Our newest model of whole house fan, the 5.0e, is has been available on our website since spring. We’re extremely excited about it. Not only is this our first new fan in several years, but it is also our most powerful and our most efficient fan ever. Moreover, we’re manufacturing a greater portion of this fan “in-house” at our Medford, Oregon facility than any of our other fans. We’re also seeking a patent for some of the innovations behind its performance. As our patent is finally “pending”, we can now share the story of the 5.0e’s development.
Recently we have been using our new and improved sound testing chamber to make sound comparison videos of our different models. The shooting of these videos reminded us that the set up of the ducted models will make a significant difference in the CFM and noise levels. Basically, improper installation will decrease the unit CFM and increase the amount of noise. Some numbers for comparison:
AirScape 4.5 improper installation – high 59 dBA / low 50 dBA
AirScape 4.5 proper installation – high 55 dBA /low 46 dBA ……A 4 dBA difference!
The photo above shows the correct install dimensions for the 4.5 WHF. You will notice that we have a nice even bend and the ductwork is fully extended (Note that we used an extra length of the provided chain to help support the bend). It is important to maintain the 20″ diameter of the duct through the 90 degree bend. This will ensure that you get unrestricted airflow through the duct and will help disrupt the sound waves. You also want to make sure the duct and fan are fully extended from the 90 degree bend. This moves the fan to the furthest point from the grill opening, thus decreasing the decibel level.
Airscape 2.5/2.5e installation: The install dimensions for the AirScape 2.5/2.5e are very similar. The duct should be 21″ from the attic floor. It should extend 44″ from the 90 degree bend to the fan (you may be able to extend it to 48″ if the bend is supported as shown in the photo above). The top of the fan should be 44″ from the attic floor.
Not only does the AirScape 2.5e have phenomenally low energy use, the user can also select up to 5 different CFM settings. The 2.5e fan motor has inputs which we program at different CFM. From the factory it is set for a low speed of 1512 CFM at 42 watts and a high speed of 2536 CFM at 196 watts. Now let’s say that the factory low speed setting does not provide enough airflow to properly cool your home over night. The fan speed settings can easily be adjusted for more airflow. For example, you could change the low speed from 1512 CFM to 2080 CFM. At the same time you could also adjust the high speed setting so that the fan will move 2604 CFM on high (see example #2). This is as simple as moving the low and high speed wires on the 2.5e fan control board (located on the fan housing) to different connections. The fan speed adjustment is described below:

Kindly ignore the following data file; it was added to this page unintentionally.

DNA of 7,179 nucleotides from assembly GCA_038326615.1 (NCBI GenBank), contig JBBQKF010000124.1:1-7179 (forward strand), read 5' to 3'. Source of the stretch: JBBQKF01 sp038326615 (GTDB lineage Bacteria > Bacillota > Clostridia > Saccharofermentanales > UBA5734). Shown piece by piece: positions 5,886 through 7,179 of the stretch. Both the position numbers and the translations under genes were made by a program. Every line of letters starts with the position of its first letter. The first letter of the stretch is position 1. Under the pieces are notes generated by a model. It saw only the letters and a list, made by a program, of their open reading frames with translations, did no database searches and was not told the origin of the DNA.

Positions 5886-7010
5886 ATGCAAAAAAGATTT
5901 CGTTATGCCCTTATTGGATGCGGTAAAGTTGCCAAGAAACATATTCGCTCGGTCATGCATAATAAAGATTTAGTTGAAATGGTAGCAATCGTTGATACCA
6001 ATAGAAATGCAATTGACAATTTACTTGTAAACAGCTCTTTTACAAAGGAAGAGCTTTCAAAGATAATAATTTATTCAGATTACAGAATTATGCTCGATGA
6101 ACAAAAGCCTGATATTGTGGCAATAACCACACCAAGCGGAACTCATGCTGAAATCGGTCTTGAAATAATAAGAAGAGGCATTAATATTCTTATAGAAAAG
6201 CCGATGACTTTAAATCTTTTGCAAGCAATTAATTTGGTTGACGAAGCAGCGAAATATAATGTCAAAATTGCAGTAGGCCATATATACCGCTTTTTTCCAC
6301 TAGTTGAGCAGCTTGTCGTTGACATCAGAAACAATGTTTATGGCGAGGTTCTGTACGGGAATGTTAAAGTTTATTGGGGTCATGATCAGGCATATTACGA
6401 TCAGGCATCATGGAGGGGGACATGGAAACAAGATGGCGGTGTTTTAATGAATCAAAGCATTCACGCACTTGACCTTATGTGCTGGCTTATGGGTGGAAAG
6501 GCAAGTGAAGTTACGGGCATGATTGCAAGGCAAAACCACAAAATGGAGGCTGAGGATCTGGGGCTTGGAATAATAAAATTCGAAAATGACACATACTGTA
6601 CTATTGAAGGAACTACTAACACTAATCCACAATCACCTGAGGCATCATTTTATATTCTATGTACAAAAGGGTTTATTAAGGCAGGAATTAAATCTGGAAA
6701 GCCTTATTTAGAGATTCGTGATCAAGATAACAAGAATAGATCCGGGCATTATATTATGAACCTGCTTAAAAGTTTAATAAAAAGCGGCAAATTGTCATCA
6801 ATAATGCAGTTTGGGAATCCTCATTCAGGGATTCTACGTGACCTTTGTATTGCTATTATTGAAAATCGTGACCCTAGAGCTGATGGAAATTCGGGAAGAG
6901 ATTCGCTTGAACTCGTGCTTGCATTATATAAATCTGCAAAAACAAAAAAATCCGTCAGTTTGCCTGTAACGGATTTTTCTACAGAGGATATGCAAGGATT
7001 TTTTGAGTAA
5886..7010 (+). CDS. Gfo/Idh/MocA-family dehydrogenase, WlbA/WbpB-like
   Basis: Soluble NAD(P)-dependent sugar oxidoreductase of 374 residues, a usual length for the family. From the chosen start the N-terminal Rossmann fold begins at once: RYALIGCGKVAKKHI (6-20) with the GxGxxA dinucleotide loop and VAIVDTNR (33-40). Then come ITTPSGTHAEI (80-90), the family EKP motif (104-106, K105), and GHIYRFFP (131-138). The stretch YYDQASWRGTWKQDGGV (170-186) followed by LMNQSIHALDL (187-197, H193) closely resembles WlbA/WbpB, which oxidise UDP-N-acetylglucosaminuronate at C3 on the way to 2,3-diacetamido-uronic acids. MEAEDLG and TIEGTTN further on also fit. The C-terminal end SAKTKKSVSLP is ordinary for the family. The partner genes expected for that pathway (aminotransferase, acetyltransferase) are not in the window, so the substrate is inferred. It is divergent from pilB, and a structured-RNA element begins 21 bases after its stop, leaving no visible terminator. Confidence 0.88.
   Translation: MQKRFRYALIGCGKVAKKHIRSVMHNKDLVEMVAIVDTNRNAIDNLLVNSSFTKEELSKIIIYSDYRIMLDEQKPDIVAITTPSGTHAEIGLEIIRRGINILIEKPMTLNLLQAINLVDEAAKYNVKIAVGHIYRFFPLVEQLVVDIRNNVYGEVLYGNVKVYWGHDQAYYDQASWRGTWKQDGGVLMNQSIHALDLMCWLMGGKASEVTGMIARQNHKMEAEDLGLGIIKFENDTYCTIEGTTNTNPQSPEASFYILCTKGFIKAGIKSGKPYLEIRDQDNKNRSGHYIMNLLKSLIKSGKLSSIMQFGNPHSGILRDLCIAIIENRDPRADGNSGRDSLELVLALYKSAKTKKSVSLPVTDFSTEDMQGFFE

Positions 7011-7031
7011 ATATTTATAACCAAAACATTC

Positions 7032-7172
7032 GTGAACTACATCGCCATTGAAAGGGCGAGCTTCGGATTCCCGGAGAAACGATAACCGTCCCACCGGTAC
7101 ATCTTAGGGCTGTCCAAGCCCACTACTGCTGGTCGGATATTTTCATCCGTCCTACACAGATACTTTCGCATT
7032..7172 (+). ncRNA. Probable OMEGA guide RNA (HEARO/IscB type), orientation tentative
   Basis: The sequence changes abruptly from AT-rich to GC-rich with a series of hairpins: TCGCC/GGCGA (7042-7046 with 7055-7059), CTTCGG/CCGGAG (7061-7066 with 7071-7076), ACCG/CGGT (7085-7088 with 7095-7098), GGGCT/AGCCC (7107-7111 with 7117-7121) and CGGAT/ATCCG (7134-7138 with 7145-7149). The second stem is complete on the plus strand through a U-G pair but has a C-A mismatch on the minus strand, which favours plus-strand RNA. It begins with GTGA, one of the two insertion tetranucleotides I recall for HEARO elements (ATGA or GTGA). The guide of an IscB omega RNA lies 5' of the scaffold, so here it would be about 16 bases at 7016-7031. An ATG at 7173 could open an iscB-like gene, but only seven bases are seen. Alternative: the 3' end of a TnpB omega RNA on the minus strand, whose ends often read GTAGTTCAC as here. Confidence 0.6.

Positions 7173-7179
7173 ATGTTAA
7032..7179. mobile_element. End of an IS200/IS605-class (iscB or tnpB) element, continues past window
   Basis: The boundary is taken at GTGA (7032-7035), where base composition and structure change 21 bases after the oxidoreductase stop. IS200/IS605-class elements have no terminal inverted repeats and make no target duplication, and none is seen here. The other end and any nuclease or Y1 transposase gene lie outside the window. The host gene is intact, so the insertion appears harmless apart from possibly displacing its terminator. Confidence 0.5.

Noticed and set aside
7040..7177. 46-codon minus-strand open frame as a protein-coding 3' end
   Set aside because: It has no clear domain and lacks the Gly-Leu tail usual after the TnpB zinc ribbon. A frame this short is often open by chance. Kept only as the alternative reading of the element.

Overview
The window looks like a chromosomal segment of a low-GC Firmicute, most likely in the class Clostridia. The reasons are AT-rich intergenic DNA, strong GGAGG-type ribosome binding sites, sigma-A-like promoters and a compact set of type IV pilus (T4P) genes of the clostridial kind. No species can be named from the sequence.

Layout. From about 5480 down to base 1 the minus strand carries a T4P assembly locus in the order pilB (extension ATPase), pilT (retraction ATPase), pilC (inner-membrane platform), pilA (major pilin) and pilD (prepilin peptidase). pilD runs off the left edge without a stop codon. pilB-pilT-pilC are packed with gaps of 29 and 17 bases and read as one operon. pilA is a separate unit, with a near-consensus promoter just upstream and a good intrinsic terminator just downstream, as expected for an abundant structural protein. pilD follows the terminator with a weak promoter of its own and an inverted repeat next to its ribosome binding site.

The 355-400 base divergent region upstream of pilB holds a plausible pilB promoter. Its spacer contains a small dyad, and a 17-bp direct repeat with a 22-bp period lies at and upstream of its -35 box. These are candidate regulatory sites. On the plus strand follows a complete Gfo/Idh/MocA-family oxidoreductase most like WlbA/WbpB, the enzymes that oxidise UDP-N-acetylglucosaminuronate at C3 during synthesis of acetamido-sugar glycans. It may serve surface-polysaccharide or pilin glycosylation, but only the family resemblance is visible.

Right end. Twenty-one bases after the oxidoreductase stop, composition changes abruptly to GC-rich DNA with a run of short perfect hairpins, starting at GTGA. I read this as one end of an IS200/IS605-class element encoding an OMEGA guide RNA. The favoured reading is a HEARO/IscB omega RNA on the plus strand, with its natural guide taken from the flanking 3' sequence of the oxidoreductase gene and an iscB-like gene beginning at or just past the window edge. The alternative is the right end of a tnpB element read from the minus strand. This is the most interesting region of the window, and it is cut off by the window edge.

- Turn your 2.5 e off. Unplug the fan power cord and turn off power to the damper box by unplugging it or switching the circuit breaker off if hardwired.
- Remove the fan junction box cover (located on the fan housing).
- Move the low and high speed wires to different taps to adjust fan speed (see photos).
- Plug in the fan power cord and turn the damper box power back on.
- The unit is now ready to operate at the new CFM settings.
OK, first the boring defintion. A CFM stands for cubic foot per minute. This term is used as a measurement of airflow rate for ventilation systems. The cubic foot refers to a (mythical) cube of air 1 foot x 1 foot x 1 foot. CFM becomes a flow rate since we measure how many cubic feet are flowing by per minute.
Now, let’s get some perspective on what a cubic foot and CFM represent:
- It takes about13.5 cubic feet of air to weigh one pound. A 2,000 square foot house will contain 16,000 cubic feet of air. The weight of all that air is only 1,185 pounds.
- Warming or cooling air is “low calorie”. To warm all that air in your house up from 50 degrees F to 70 degrees F takes about 5,688 BTU’s . The smallest house furnace puts out 40,000 BTU’s per hour. So how come it takes so long to heat up the house on a cold morning?
- An unsealed door jamb, leaking 50 CFM would over the course of 24 hours, leak out 72,000 cubic feet of air – not “low calorie”